This is my Soapbox, my domain name, my virtual host. Mine. Want a rounded opinion? This isn't professional, investigative journalism. It's me speaking. This is my turn to talk, and you can have yours.
I'm bombarded every day with peoples' sob stories: classmates, Web journals, friends, magazine feedback letters, e-mails, workmates, whatever. You think what I want to do when I get home from all that depressing relationship nonsense is to hit the Web and find more of the shit on your site? Who are you joking? Do you think the events in your life are original? Special? Thought-provoking?
Reading the Fray's guest story submissions about losing lovers is like reading a 6-year-old's attempt at writing in the Shakespearean language. "He said, 'Goodbye,' and my heart crumbled into dust, the world laughing at me in the mocking, dulcit coos of doves. Alas, my demise!" In reality-speak, this mumbo jumbo is translated into, "We broke up. Happens to everyone. Another boyfriend up on a chalkboard of thousands."
How would you react if instead of posting my firm opinions on things from week to week, I just told you that I've been spending the last four or so weeks with my girlfriend, and that I'm happy, and all that jazz? Unless you're a close friend, you couldn't care less. It matters to me, but me writing that Frank and I met Jo at the bar and we talked for half an hour and it was pretty cool because we got drunk and stuff...no thanks. Believe me, journals are like that. If I were going to give you factoids about my life, I'd describe how beautiful Stockholm is in the summer. I'd describe the clean water and the clean air, and all the blonde people here. I'd tell you about what London is like right now. I'd bitch about plane flights. At least maybe travelling interests you, or you can identify with flying.
But I don't post facts often. An occasional review of a product, or an explanation of something. I'm terrible at being objective.
I love opinions. How individual people feel about topics which affect everyone. How the mind works. How the mind is shaped. I love seeing, reading, and hearing discussion and argument.
So where do the writings of every day of nobodies' lives leave the Web? It's temporary content on a medium which has swiftly and furtively replaced the bold, emblazoned voice of the individual packing his 2MB web account, with the voluptuous tease of animated "Click here for Cash" buttons and online versions of world-dominating news service behemoths like CNN and ESPN.
While companies scurry to make money online, the talented personal site authors are assimilated into gruntwork Web jobs which drain them of the inspiration the Web once fostered for them.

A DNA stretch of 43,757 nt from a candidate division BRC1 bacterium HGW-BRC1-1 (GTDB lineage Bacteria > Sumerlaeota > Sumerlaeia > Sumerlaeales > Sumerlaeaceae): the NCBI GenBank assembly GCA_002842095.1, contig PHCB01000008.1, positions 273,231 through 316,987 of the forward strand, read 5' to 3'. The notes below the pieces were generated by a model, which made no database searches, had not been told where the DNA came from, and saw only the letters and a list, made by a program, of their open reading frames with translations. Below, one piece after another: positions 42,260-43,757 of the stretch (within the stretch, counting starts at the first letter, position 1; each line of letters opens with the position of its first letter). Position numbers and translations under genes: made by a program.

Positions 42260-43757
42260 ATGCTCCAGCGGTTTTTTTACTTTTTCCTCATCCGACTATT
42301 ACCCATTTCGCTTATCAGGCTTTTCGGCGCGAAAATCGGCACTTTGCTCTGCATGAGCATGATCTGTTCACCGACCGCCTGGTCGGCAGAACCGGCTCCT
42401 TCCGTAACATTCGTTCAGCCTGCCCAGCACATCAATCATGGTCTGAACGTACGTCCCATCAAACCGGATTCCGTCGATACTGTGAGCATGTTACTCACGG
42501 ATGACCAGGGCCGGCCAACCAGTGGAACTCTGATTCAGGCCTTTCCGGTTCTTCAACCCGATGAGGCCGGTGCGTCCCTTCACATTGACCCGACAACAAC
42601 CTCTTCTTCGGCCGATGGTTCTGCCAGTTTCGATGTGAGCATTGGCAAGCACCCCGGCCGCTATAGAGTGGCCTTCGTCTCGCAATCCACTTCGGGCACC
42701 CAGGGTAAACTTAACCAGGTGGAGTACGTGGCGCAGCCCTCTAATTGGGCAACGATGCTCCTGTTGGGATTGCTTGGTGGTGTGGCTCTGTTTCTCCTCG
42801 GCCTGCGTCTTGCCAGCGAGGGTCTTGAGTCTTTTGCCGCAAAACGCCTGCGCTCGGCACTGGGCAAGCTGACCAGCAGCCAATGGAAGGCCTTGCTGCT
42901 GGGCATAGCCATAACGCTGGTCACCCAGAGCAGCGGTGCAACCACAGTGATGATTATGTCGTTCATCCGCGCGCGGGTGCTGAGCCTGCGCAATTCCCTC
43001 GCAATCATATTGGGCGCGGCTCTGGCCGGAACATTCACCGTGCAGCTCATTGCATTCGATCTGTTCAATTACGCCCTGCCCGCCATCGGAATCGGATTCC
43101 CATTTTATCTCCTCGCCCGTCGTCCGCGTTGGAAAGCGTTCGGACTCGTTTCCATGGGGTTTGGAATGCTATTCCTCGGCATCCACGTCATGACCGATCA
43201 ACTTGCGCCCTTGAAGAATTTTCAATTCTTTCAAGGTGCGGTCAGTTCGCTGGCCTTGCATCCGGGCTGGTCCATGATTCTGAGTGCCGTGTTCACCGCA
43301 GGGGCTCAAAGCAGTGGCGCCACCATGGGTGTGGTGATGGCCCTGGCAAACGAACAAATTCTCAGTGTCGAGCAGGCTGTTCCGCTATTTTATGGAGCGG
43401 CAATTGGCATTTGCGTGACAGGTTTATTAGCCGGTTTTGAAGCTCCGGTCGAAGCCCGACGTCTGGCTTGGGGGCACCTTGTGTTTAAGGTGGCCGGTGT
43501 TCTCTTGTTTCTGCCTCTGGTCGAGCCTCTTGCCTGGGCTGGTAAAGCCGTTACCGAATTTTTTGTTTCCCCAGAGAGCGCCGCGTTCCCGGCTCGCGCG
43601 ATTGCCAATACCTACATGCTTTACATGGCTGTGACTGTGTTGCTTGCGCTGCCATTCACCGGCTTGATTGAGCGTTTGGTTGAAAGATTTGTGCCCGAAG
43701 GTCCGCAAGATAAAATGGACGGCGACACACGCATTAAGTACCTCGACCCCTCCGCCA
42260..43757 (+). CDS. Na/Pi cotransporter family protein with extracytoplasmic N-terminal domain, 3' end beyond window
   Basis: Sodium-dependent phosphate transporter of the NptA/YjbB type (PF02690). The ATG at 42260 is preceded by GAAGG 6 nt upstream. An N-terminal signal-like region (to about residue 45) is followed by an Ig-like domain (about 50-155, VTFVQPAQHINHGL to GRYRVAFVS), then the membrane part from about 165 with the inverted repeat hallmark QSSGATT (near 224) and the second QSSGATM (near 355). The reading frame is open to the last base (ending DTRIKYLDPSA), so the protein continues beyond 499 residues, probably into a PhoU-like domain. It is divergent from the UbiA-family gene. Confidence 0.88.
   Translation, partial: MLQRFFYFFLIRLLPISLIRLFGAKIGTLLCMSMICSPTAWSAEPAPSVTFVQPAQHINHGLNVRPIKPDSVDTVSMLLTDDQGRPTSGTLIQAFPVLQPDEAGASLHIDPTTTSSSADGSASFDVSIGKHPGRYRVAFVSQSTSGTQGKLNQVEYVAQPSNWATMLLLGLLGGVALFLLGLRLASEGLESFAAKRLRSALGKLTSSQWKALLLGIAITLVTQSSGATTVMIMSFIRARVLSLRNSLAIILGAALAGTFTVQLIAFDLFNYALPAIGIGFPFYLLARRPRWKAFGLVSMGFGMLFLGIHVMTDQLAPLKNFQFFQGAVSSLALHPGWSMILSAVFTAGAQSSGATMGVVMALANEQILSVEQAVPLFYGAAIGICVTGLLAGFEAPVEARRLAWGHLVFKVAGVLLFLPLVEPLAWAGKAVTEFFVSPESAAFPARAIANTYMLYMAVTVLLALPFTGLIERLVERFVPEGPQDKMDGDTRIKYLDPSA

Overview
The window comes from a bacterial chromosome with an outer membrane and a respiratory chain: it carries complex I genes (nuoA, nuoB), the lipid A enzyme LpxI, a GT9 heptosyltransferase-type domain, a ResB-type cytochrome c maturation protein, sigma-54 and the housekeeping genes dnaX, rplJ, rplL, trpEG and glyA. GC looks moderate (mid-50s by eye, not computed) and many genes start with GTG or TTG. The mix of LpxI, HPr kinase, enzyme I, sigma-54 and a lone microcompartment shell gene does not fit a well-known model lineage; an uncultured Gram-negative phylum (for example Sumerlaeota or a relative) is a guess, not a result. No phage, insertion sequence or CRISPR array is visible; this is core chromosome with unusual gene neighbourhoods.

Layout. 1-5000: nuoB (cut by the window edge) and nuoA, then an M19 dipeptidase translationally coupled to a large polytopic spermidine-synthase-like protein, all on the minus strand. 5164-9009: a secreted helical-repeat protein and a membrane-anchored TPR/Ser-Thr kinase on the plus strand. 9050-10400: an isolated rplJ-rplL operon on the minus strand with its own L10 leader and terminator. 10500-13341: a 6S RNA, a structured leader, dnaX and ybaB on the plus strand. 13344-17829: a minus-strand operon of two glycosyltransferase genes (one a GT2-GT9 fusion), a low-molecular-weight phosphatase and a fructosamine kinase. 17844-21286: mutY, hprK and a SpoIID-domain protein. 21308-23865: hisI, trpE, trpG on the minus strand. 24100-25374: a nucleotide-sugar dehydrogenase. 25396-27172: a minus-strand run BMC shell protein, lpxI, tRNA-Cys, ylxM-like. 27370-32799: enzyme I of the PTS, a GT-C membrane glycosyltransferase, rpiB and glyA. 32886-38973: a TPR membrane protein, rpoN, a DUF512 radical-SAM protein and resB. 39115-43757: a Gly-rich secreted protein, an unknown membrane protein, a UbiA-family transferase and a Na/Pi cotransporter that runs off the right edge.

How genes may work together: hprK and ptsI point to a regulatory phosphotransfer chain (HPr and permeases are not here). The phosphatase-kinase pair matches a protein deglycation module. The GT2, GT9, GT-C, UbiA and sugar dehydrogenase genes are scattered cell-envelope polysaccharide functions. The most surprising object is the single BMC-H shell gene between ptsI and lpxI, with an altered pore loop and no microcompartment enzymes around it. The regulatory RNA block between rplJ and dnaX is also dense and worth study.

What we're left with, unfortunately, are beautiful commercial sites, done by the cool people, and personal sites done by folks who have opinions they looked up in books and magazines, folks who have seemingly lifeless souls and who know nothing about web design or browser and monitor differences in page layout. microsoft.com looks great, while Joe's Web Shack has the typical "WWW is cool" introduction, of which I can't read comfortably anyway because Joe decided to place all of his text in a 100x200 pixel frame, a box which shows even less text because some room is taken to display the horizontal and vertical scrollbars needed to read the rest of the text. Then at the end of the frame, you find you were duped anyway because none of the content was worth the time anyway. Jesus!
Name me a personal site author and I couldn't tell you for sure if he actually has a thought or not. I know that he loves the Web and I know that he thinks e-mail is cool. But does he have opinions? Dislikes? Pet peeves? Passionate political stances? No clue.
Is there no one out there who voices his opinions on things on the Web that are interesting to more than a handful of people? Who talks about the China-U.S. talks, or France's dream road to the World Cup final? Or Intel's stranglehold on the computer industry? Or even something so obscure as XML's potential role as the dove and olive branch to mediate the long-standing fight between design and content in HTML and the Web? It doesn't exist, except on commercial sites which make it their business to be conciliatory to all parties involved so that they don't sour any relations. Too bad what I resort to these days more and more are commercial news and info sites.
Opinions on the ACTUAL feelings and long-term effects and evolution of love, computers, religion, politics, sex, and even computer games are what interest me. I don't think I'm alone there.
That's how I find out what a person has ticking inside of him. Not what time he went to the bathroom after having ICQ sex online with three other men posing as women. What are personal site authors INFLAMED about? I loved Mr. Glassdog's choices of topoi in his essays because he would always admit he wasn't great at writing (which he is), instead of taking his site down, convinced he was the next Irving. He would talk about things which were big in the news and which were interesting to large segments of people. It's kind of cool getting the common man's opinions on the summer's blockbuster movies, before they hit the advertising circuit.
We live in a time when it's easier than ever to distinguish the tiny voice of every thought on this planet. But we are slammed with barrages of official corporate stances, gallop polls, and general opinion. The individual has been drowned out. I don't care if Geocities posts damage control in journalists' articles stating that it thought its members would like the little Geocities icon that always stays at the bottom right of the screen (visit a Geocities site and you'll see what I'm talking about). I want to know what the Geocities USERS think. Picking random Geocities addresses to find peoples' opinions on the matter isn't as easy or successful as you'd think. I'd like to see if people will boycott Geocities, or send flames to them, or take any action at all. I want to see what people think about having something imposed on them without their will. I want to see them fight back.